Often times you have the perfect candidate, but can’t find their perfect job. Or you’ve recently completed a successful retained or contingency search where you’re left with several amazing candidates, but have nowhere to place them. You quickly run the risk of losing these candidates to outside opportunities, and with them, you lose all of the time and effort you’ve expended to vet them.

    By giving employers the ability to invite 250 recruiters to each JobCast, we greatly increase the opportunity to create that perfect match. Employers get a more suitable candidate, and recruiters get access to many more placement opportunities that literally knock on their door. This allows recruiters to streamline some of their more tedious and time-consuming efforts to find clients.

    I hope that answers some of your questions, Paul. If you have anymore, I’m happy to answer. Thanks for your interest!

  • PAUL FOREL

    Thank you, Mr. Clausen.

    Only one question, #2:

    1. I see there is no Guarantee Period. Seeing as a recruiter would only receive a third of their standard recruitment fee I suppose this is only fair.

    2. I did not see a ‘due date’ for payment by a hiring company. I recently declined to recruit for six to eight or so positions for a company based on the fact their payment schedule is sixty days, entirely unacceptable.

    Thanks again.

  • Norman Clausen

    You’re very astute, Paul. We’ve changed our terms to include more specifics about payment, and these changes should be reflected tomorrow when the development team makes routine site updates.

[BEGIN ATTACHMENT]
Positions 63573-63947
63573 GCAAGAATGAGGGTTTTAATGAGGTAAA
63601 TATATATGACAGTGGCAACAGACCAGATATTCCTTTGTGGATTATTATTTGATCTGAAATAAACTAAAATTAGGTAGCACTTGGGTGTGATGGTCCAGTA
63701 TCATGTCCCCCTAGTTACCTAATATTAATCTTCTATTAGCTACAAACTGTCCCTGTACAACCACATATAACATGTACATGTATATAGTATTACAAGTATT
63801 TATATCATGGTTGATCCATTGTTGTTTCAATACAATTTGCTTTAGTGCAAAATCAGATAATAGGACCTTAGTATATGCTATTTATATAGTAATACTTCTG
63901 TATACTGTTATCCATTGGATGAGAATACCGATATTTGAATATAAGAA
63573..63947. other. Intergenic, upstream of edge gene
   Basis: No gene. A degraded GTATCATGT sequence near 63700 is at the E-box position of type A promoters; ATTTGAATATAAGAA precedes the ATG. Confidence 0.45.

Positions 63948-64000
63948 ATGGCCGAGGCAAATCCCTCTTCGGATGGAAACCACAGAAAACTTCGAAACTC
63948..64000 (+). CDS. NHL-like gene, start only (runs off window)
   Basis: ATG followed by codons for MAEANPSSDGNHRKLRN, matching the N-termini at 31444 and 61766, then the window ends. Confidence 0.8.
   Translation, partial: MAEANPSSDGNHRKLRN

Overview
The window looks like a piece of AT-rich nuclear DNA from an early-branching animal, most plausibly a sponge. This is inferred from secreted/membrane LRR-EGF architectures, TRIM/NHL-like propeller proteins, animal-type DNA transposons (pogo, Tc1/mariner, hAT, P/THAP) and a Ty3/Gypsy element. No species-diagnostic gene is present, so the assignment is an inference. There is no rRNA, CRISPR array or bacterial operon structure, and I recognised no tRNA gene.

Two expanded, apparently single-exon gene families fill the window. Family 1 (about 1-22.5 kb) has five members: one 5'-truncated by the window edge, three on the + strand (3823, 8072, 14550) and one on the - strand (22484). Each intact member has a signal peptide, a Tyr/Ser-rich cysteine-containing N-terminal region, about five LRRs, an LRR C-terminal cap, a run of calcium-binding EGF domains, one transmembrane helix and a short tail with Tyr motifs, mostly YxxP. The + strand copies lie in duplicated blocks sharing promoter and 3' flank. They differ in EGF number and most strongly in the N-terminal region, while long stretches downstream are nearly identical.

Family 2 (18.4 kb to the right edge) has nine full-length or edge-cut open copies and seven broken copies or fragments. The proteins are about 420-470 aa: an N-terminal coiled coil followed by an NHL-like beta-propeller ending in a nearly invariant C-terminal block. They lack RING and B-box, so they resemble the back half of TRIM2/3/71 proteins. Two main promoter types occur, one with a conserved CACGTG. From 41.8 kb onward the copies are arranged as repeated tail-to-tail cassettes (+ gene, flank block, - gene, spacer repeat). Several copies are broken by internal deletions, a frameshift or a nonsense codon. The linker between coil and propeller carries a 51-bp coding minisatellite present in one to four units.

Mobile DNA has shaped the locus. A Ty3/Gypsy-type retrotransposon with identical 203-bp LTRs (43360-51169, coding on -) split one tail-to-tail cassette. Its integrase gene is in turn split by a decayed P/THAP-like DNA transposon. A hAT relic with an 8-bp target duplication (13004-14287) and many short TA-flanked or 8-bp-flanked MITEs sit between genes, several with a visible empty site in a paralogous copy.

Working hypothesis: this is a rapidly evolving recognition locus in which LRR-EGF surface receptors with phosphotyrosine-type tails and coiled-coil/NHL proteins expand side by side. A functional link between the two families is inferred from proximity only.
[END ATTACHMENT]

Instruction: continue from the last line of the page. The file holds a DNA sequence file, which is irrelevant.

There is a 30-day guarantee period. We bill the employer in full upon hire, payable in net 15 days to us. Payment is then passed in full to the recruiter 30 days after hire, provided that the candidate is still actively employed by the company. If for whatever reason the candidate is not with the company in 30 days, we offer to either refund the payment or continue the JobCast at no additional cost until the position is filled.

    Thanks again for your questions. I’m always happy to answer.

  • PAUL FOREL

    Mr. Clausen…

    So you have changed your policy? As a result of my questions, above?

    “There are no guarantees by RecruitiFi or the recruiter of any length of tenure of the hired candidate. All fees, as outlined above, are due in full, regardless of when or why the candidate’s employment with the company terminates.”